History and Government
Kiangan is the oldest town of the province. It derives its name from Kiyyangan, an ancient village near the bank of the Ibulao River across the Lagawe Valley. The name Kiyyangan is enshrined in Ifugao mythology and is believed to be the dwelling of Wigan and Bugan, the mythological ancestors of the Ifugao.
Since time immemorial, Ifugao traditional society never had any resemblance of a political form of government. Hence, from a strict political point of view and understanding, the Ifugaos were never a tribe since they had no tribal chiefs who ruled over them. But their society was governed by strict and demanding customary laws which were enforced by community sanctions.
Moral authority was exercised by the Munlapu, especially in socio-religious matters. The Munlapu possessed wisdom and knowledge of the Baki and the customs and traditions of the community. They were of good character and usually were materially well-off. While the Kadangyan or members of the aristocracy held some degree of eminence, most of them never attained the highest degree of influence in the community. Rare were the cases of some Kadangyan who also became respected Munlapu.
The political independence of the Ifugao remained undisturbed until the 1950’s when the Spanish troops fought their way to Kiangan, in response to headhunting raids against the Spanish Filipino subject in the neighboring lowlands. Many punitive expeditions were sent to the area but were ably resisted by the villagers.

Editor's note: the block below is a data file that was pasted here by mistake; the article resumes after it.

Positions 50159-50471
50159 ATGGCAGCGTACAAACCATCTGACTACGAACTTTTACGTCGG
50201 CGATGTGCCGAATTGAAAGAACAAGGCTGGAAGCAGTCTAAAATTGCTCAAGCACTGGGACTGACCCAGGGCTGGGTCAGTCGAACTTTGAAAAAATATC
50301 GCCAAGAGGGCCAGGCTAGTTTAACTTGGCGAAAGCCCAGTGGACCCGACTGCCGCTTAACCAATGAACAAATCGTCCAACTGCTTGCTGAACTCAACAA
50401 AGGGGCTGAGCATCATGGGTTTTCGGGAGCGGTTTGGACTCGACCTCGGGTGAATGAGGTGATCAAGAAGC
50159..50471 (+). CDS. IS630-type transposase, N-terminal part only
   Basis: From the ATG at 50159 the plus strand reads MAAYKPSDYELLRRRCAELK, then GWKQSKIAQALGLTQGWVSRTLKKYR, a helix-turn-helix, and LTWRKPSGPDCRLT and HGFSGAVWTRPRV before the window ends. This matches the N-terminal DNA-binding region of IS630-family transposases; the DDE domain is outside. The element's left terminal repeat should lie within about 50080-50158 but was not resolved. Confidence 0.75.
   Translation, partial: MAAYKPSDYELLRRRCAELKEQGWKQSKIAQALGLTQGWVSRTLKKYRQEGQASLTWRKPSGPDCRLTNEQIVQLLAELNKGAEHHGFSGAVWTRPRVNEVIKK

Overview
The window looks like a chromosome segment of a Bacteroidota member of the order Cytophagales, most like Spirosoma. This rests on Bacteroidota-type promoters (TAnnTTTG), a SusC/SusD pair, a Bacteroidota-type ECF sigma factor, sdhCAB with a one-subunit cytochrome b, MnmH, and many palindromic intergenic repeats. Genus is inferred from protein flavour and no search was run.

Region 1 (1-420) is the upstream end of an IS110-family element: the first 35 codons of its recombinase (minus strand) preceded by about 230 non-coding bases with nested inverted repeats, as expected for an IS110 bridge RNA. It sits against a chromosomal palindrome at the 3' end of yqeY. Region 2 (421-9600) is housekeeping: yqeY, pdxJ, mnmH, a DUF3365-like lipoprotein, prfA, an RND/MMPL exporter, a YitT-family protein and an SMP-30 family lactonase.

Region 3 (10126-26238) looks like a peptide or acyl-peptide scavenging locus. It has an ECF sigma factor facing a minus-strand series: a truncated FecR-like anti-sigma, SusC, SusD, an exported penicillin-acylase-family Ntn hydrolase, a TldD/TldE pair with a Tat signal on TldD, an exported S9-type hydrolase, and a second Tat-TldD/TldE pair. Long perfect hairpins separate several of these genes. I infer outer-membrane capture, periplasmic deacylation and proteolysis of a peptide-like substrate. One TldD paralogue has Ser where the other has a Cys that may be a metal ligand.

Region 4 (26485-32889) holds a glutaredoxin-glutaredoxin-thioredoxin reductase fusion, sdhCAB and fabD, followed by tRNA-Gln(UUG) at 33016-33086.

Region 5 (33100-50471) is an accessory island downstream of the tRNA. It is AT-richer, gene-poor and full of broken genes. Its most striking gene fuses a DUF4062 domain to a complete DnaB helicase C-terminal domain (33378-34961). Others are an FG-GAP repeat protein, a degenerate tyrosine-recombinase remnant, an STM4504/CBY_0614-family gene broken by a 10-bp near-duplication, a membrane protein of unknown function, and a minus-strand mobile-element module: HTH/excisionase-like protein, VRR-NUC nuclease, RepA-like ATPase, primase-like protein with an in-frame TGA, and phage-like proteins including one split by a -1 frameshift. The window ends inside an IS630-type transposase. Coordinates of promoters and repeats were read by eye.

In 1801, Friar Juan Malano entered Kiangan alone, the first missionary to reach the place without the company of a military force. He was welcomed by the Ifugao in Kiangan but his stay was for a few days only.
More military expeditions were sent to Kiangan, and in 1832, Guillermo Galvez was named Commandants General de Igorot. Guillermo Galvez made his way to Kiangan and in 2 days, he destroyed 18 sitios. In spite of the Spanish expeditions, the Ifugaos continued to attack the Spaniards with Kiangan and some neighboring areas continuously asserting their independence.
A fort was built by the Spaniards at Kiangan and a garrison of Spanish and Filipinos was assigned to maintain permanent presence in Ifugao. Sometime in 1870, Friar Victorino Garcia and several soldiers of the Kiangan garrison were killed by Ifugao warriors.